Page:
The intro of the track “We’re all gonna die someday” makes it clear what this song will deal with. The song almost seems to lean toward the country genre, with straightforward lyrics embellished by a cheerful melody. These elements make for an inventive, memorable track.
Rock icon Francois van Coke lends his voice to the track “Smile,” which is softer than the majority of the album and plays almost like a sentimental pop ballad. If Zoid and Van Coke’s hit “Toe vind ek jou” didn’t prove that these two vocalists can perform an incredibly powerful duet, this song certainly will.
The bouncy, determined track “Where there’s a will” employs some electronic elements, without letting go of the roaring guitar accompaniment that Zoid is so well known for. Yet the song shows a movement out of her more organic comfort zone, proving once again that this album is filled to the brim with variety.
Another highlight on the album is the tender track “You can show it”. The song starts out quietly, but is soon set alight by a fiery beat, as Zoid’s vocals soar until the end of the track. This impassioned display of Zoid’s talent is followed by the more fast-paced “Justice! Justice!” which conveys a strong political message. The lyrics recall the case of Anene Booysen, which shocked the country in 2013.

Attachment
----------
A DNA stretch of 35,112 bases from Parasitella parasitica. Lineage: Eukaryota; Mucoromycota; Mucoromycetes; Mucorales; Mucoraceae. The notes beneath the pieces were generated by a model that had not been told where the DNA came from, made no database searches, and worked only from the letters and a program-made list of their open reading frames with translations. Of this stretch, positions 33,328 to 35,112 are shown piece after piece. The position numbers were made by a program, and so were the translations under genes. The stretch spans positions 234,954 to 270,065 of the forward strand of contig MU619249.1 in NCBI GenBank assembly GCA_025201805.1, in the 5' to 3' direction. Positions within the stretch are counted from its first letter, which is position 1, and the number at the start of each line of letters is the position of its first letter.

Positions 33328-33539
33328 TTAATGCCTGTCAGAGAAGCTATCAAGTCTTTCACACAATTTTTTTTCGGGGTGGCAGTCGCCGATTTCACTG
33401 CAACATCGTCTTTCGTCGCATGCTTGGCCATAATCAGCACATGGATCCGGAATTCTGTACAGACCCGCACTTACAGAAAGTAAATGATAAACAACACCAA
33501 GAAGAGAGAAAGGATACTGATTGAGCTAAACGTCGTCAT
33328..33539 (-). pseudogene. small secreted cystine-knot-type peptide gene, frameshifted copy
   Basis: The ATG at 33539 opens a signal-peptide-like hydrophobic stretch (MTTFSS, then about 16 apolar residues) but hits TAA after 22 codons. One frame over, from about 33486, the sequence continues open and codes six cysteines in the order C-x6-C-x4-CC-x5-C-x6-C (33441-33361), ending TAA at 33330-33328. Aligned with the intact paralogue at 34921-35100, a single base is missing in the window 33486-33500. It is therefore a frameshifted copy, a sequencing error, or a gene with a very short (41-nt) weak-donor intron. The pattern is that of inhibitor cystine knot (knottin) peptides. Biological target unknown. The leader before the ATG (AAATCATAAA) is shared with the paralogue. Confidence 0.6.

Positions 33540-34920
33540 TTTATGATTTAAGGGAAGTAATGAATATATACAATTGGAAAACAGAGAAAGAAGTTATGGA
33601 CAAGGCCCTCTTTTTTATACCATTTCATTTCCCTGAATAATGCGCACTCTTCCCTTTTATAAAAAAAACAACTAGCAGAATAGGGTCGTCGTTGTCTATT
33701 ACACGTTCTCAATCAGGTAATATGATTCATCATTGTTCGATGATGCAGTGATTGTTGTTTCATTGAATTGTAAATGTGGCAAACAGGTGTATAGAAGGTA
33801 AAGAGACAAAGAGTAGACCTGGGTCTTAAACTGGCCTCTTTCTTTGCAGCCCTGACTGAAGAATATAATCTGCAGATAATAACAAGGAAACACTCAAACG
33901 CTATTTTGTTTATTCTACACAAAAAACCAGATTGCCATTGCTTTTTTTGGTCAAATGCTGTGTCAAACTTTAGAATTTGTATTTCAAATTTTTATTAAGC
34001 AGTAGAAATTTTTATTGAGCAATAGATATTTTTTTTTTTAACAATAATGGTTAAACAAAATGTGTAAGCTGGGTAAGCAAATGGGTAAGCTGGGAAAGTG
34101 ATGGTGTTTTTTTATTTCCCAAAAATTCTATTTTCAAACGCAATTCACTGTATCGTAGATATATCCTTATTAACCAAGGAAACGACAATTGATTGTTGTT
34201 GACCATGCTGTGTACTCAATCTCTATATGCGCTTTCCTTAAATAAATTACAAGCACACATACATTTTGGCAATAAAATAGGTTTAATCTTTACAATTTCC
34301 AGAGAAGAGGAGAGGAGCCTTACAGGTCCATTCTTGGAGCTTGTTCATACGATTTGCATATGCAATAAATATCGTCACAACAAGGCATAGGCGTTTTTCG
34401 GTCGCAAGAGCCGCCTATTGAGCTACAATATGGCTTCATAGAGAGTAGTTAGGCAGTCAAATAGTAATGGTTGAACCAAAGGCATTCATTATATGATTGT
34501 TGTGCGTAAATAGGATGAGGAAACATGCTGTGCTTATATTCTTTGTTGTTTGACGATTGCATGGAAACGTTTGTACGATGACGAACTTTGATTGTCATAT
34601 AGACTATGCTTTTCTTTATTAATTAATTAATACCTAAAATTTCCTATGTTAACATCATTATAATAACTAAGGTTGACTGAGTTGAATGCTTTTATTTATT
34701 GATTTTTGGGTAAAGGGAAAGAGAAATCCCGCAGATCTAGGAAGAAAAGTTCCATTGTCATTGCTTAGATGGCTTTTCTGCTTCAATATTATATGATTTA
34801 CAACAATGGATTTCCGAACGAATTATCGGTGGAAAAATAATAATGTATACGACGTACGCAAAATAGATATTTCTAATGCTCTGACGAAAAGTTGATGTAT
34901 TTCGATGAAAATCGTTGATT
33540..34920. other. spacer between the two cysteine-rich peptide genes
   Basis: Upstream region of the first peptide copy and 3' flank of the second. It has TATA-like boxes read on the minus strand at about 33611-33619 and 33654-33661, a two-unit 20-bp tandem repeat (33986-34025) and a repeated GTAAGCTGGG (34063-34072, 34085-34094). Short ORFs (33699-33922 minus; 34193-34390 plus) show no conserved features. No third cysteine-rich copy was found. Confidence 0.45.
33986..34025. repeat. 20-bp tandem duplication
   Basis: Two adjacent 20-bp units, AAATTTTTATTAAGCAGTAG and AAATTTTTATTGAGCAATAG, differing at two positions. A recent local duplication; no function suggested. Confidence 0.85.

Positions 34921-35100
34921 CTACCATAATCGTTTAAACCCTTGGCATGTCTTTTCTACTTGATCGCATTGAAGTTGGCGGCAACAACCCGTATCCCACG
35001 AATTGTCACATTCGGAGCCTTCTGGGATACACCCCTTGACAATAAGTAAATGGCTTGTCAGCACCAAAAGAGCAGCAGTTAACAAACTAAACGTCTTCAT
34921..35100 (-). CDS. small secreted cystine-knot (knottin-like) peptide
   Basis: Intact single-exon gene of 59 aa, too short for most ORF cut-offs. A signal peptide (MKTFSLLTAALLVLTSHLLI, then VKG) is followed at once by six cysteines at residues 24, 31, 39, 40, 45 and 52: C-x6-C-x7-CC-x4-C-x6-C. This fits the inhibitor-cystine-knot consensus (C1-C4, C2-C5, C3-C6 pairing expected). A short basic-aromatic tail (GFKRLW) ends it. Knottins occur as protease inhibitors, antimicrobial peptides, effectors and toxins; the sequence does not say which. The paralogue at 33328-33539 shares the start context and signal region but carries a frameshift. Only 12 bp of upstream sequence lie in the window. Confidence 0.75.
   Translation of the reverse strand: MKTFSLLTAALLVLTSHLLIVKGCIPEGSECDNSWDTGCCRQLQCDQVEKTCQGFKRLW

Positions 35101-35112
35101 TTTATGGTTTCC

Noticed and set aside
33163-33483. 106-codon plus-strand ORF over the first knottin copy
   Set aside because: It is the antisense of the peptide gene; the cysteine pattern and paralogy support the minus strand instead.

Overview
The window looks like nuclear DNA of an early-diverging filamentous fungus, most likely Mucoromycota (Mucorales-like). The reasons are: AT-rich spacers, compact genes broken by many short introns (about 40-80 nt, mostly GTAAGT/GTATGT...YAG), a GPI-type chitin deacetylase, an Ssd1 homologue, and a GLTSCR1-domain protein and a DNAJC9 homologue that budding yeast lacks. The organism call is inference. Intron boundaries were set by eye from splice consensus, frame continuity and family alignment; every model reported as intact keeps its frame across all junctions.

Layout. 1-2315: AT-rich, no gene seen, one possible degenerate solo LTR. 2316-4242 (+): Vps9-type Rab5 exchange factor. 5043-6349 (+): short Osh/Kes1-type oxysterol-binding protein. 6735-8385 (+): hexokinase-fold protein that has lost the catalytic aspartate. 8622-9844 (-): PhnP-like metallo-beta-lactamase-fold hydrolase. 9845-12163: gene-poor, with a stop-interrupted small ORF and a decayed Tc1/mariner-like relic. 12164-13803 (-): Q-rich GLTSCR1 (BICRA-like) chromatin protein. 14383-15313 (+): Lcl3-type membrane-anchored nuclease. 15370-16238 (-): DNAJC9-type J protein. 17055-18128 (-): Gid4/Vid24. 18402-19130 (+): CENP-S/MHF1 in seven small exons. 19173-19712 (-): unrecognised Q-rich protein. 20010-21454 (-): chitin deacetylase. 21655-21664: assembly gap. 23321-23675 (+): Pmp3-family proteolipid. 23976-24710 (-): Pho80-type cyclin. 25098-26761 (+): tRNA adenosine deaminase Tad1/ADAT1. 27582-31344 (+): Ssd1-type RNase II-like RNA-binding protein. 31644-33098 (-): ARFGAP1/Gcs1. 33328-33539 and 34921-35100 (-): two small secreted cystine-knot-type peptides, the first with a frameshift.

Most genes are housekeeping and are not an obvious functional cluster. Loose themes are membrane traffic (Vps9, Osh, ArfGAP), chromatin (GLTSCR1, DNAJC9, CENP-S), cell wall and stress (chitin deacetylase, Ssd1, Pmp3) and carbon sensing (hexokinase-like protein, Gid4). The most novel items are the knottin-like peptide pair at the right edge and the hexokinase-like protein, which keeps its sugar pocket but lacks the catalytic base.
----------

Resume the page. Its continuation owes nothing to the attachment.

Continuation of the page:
The track “Nightingale” is a slow, almost lullaby-like song, an uplifting ballad that definitely has the power to move listeners to tears. It leads the listener seamlessly into the album’s final track, “People never learn,” which is emotional and moving, and draws the album to a satisfying close.
After seven years of waiting, fans of Zoid’s English albums are sure to be satisfied with her honest and innovative new delivery. Drown Out the Noise is one of local music’s highlights this year, and it proves why Karen Zoid is one of South Africa’s most loved musicians.